Last updated: February 1, 2013 5:36 pm

US carmakers defy slow economy

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All three US carmakers defied the slowing economy in their January US sales, with General Motors and Chrysler both announcing 16 per cent year-on-year US sales increases and Ford Motor 22 per cent.

The performance marked an improvement on the performance of all three in December and outpaced the 14 per cent year-on-year growth of wider US car sales, which also includes data from non-US manufacturers. The key seasonally adjusted annual sales rate was 9.2 per cent higher than last January, at 15.5m units.

Sales for Japan’s Toyota, the third-biggest seller of cars in the US after GM and Ford, rose still more rapidly at a year-on-year rate of 26.6 per cent.

Michelle Krebs, senior analyst at Edmunds.com, the car information site, said January’s strong sales partly reflected pent-up demand to replace ageing models. US cars currently average 12 years old. Credit was also widely available, she added, and carmakers had “compelling new product offerings”.

Pick-up trucks – where US carmakers have a disproportionately high market share and high profit margins – performed especially well because of the housing market recovery, Ms Krebs said. Sales of Ford’s F Series pick-up, the best-selling individual vehicle in the US market, were 22 per cent up on a year ago.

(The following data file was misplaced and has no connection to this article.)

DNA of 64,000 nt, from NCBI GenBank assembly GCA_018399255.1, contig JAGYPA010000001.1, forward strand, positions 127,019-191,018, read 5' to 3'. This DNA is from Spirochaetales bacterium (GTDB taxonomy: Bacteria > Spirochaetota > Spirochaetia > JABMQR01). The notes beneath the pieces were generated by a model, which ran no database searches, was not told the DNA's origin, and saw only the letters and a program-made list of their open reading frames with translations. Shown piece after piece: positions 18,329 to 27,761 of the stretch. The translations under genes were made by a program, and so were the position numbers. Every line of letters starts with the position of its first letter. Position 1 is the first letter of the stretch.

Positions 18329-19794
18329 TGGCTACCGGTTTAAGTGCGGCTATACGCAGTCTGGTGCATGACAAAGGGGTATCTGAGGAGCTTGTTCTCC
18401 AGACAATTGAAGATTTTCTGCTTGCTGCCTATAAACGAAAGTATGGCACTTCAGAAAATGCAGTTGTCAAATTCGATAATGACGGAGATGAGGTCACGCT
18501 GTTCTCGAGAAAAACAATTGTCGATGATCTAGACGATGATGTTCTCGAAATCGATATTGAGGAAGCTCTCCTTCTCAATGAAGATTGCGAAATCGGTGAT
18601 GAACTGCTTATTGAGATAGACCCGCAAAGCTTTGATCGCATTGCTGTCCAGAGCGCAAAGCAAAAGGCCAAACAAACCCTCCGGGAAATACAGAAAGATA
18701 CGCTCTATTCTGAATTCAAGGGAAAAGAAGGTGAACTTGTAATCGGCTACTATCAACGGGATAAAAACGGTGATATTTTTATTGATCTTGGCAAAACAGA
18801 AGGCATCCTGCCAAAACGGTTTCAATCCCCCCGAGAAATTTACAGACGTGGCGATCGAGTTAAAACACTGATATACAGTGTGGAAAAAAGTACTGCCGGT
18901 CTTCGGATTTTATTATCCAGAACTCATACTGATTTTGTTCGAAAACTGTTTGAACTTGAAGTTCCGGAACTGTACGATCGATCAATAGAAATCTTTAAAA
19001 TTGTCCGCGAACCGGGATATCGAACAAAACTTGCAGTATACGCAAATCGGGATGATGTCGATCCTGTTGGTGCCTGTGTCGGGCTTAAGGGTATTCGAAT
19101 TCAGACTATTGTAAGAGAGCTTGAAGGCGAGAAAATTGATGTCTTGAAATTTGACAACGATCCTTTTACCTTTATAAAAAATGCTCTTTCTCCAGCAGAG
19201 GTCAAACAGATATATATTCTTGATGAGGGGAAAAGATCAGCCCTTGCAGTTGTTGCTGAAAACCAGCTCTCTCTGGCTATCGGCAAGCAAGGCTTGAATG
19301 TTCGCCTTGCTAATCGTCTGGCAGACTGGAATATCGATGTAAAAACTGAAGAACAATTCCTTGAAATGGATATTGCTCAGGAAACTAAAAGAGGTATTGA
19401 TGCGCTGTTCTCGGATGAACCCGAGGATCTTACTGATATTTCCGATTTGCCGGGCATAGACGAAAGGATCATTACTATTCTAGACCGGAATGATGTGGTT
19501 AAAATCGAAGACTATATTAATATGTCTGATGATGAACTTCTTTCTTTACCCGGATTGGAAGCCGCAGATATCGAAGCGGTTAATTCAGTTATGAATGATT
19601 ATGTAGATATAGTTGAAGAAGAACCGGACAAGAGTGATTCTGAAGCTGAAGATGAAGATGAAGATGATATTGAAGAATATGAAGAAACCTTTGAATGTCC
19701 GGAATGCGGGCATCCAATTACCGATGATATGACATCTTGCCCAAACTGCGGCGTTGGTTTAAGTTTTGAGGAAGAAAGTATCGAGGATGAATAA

Kurt McNeil, GM’s vice-president of US sales operations, said the year was off to a “very good start”.

“There’s a sense of optimism among our dealers that only comes when you pair a growing economy with great new products,” Mr McNeil said.

Ken Czubay, Ford’s vice-president of US marketing, sales and service, singled out strong sales of the new Fusion sedan – up 65 per cent on last January – and the Escape SUV – up 16 per cent – as evidence the company was off to a “strong start”.

Ford’s and GM’s growth marked a significant acceleration from the companies’ sales in December, when GM, the biggest US carmaker by sales, grew 5 per cent and Ford grew 2 per cent.

The biggest domestic manufacturers’ key luxury brands performed very differently, however. GM’s Cadillac luxury brand, which it has spent billions of dollars reviving, reported its strongest January retail sales in 23 years, with sales up 47 per cent year on year. However, Ford’s Lincoln brand, which is continuing its relaunch efforts with an ad during Sunday’s Super Bowl TV coverage, suffered an 18.9 per cent year-on-year sales fall, exacerbated by shortages of its new MKZ sedan.

Chrysler’s 16 per cent growth represented the slowest improvement for any of Detroit’s Big Three, after growing 10 per cent year over year in December.

Ms Krebs said Chrysler, which is controlled by Italy’s Fiat, had suffered from a 70 per cent decline in sales of the Jeep Liberty, which dragged down Jeep sales 4 per cent year on year. Jeep has been key to Chrysler’s recovery from its bankruptcy in 2009.

Ms Krebs said the replacement for the Liberty, due to be unveiled in March at the New York Auto Show, could not hit the market soon enough.

“The wind-down of the old Liberty hurt Jeep sales, which have led Chrysler’s revival,” she said. “The freshened Compass saw a sales surge that bodes well for a revamped Liberty.”

Chrysler’s Dodge brand nevertheless reported sales up 37 per cent, boosted by sales of its new Dart compact car and Avenger midsize sedan.

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